• Nutrients such as iron, zinc, folate, vitamin B3 and b12 are not fully available in the body without adequate supplies of riboflavin.

INTERACTION OF VITAMIN B3 (NIACIN) WITH OTHER NUTRIENT:

  • B3 supply comes from conversion of the amino acid tryptophan.
  • Typtophan deficiency can therefore increase risk of vitamin B3 deficiency (deficiency likely to occur in individual with poor overall protein intake).
  • Conversion also requires the presence of vitamins B1 and B6, wherein the deficiency of those can cause B3 to become deficient.
  • Vitamin A deficiency causes anemia as it impacts the metabolism of iron.
  • Deficiency of B12 can increase loss of vitamin B3 in the urine.

INTERACTION OF VITAMIN B5 (PANTOTHENIC ACID) WITH OTHER NUTRIENT:

  • Vitamin B12, folate, and biotin are required for proper use of vitamin B5 in the body’s chemical pathways.
  • Vitamin C appears to help prevent B5 deficiency.

INTERACTION OF FOLATE WITH OTHER NUTRIENT:

  • Vitamins B1, B2 and B3 must be present in adequate amounts to enable folic acid to undergo metabolic recycling in the body.
  • Excessive amounts of folic acid, however, can hide a vitamin B12 deficiency, by masking blood related symptoms.

INTERACTION OF FOLATE WITH OTHER NUTRIENT:

  • Vitamins B1, B2 and B3 must be present in adequate amounts to enable folic acid to undergo metabolic recycling in the body.
  • Excessive amounts of folic acid, however, can hide a vitamin B12 deficiency, by masking blood related symptoms.

INTERACTION OF VITAMIN B12 WITH OTHER NUTRIENT:

  • Vitamin B6 is required for proper absorption of vitamin B12, deficiency of which causes impairment of absorption of B12.
  • Vitamin E is required to activate vitamin B12 from its inactive form to its biologically active form.
  • Excessive intake of folic acid can mask B12 deficiencies.

INTERACTION OF VITAMIN C WITH OTHER NUTRIENT:

  • Supplemental intake of vitamin C at gram level doses can interfere with copper metabolism.
  • Vitamin C can enhance iron uptake and metabolism, even at food level amounts.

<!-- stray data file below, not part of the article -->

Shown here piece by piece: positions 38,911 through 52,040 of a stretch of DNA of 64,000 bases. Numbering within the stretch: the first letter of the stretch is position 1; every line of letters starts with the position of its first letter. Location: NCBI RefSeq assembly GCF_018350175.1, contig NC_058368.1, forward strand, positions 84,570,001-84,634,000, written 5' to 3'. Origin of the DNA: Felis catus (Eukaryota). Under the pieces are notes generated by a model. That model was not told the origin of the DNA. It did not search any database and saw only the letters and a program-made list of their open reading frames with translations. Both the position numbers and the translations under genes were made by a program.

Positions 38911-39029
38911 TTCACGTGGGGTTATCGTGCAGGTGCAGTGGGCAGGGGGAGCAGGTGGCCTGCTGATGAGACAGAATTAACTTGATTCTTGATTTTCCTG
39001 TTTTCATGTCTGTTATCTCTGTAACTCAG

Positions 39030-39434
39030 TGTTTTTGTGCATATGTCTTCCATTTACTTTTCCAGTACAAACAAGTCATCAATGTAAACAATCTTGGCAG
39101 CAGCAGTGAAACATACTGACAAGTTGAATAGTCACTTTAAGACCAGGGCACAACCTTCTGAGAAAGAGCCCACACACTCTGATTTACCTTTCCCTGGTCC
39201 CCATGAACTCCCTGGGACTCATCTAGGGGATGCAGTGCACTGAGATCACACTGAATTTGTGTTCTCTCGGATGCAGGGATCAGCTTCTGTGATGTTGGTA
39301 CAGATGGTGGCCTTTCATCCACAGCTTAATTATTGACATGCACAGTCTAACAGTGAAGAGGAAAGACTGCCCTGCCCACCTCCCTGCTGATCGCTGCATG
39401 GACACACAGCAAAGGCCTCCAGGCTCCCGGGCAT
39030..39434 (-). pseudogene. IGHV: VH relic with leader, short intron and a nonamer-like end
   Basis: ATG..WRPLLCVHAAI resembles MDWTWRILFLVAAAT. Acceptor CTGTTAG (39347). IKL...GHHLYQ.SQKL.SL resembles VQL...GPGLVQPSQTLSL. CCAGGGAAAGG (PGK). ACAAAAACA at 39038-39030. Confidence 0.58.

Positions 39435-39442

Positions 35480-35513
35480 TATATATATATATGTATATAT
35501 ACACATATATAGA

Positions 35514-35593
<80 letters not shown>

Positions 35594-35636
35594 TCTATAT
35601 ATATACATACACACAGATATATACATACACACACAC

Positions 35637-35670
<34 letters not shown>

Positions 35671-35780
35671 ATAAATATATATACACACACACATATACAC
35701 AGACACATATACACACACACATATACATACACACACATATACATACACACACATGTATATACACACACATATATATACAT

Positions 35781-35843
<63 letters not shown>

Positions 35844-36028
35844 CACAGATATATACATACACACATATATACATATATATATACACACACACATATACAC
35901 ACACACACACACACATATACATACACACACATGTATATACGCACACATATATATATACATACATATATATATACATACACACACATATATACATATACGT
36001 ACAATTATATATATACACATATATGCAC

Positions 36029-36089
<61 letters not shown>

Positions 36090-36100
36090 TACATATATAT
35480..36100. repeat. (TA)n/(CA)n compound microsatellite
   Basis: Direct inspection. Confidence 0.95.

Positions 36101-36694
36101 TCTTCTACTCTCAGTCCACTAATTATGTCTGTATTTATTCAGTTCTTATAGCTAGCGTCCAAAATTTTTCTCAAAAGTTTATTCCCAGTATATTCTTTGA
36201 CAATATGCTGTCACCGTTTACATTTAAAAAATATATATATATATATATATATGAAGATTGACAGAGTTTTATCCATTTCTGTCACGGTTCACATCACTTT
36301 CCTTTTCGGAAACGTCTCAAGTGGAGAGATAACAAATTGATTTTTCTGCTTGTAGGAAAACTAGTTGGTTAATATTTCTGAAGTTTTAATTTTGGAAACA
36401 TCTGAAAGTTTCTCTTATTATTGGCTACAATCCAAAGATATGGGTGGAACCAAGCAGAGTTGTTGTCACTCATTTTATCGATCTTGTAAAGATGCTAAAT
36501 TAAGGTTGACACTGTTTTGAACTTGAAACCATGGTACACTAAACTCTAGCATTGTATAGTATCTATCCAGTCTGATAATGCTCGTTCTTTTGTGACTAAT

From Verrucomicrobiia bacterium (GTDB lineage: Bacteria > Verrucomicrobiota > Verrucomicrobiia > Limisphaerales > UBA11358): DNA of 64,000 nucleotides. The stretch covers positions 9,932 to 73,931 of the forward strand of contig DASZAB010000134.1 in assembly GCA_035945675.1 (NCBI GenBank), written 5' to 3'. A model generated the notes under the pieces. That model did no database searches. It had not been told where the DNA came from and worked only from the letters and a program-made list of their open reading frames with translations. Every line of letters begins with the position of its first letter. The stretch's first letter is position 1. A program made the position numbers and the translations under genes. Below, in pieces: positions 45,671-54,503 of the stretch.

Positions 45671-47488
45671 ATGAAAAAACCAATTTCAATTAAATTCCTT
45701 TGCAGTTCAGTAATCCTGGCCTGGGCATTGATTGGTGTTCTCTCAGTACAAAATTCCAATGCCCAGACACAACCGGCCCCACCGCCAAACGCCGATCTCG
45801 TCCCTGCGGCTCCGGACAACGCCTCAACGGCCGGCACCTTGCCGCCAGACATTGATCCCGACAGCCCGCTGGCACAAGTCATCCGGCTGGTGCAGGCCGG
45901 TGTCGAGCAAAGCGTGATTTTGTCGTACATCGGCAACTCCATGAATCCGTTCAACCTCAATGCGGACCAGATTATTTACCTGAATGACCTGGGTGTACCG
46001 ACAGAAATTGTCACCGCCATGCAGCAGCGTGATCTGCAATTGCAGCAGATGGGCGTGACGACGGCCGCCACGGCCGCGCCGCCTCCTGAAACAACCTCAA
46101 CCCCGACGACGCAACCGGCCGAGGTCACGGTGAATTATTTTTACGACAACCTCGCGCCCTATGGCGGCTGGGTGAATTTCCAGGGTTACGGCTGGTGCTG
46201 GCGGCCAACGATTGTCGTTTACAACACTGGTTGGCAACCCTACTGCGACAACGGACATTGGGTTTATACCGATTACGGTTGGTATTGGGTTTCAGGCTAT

• Excessive intake of vitamin A is less toxic to the body when vitamin C is readily available.
  • Vitamin C is involved in the regeneration of vitamin E, and these two work together in their antioxidant effect.

INTERACTION OF VITAMIN D WITH OTHER NUTRIENT:

  • It plays a role in maintaining normal blood levels of calcium.
  • It impacts the absorption and storage of calcium.
  • Stimulates the absorption of phosphorous.
  • Regulates the production of certain calcium-binding proteins that function in the bones and kidneys.
  • Iron deficiency results in decreased vitamin D absorption.

INTERACTION OF VITAMIN E WITH OTHER NUTRIENT:

  • Vitamin C is required in keeping vitamin E in its metabolically active form.
  • Glutathione is required to keep Vitamin C in its active form.
  • Selenium and vitamin B3 are required to keep glutathione in its active form.
  • At moderately high levels of 1000 milligrams or more, vitamin E can interfere with bodily activities of vitamin K.

INTERACTION OF VITAMIN K WITH OTHER NUTRIENT:

  • Persons undergoing treatment with anticoagulant drugs have been shown to have their anticoagulant therapy and their vitamin K status impacted by high doses of vitamin E. For this reason, intake of both vitamin K and E for persons undergoing treatment with anticoagulant must be determined.
  • Higher supplement intake of vitamin E (above 1000 milligrams) has been shown to interfere with vitamin K function.
  • Nil intake of vitamin A has been shown to compromise vitamin K status.
  • Excess supplemental intake of vitamin A has been shown to interfere with the vitamin K related clotting ability of blood causing hypothrombinemia.

INTERACTION OF COENZYME Q WITH OTHER NUTRIENT:

  • Coenzyme Q plays a critical role in maintaining the supply of vitamin E.
  • Coenzyme Q restores the antioxidant capability of vitamin E.

By Ms. Chamapakamala.
Senior Clinical Nutritionist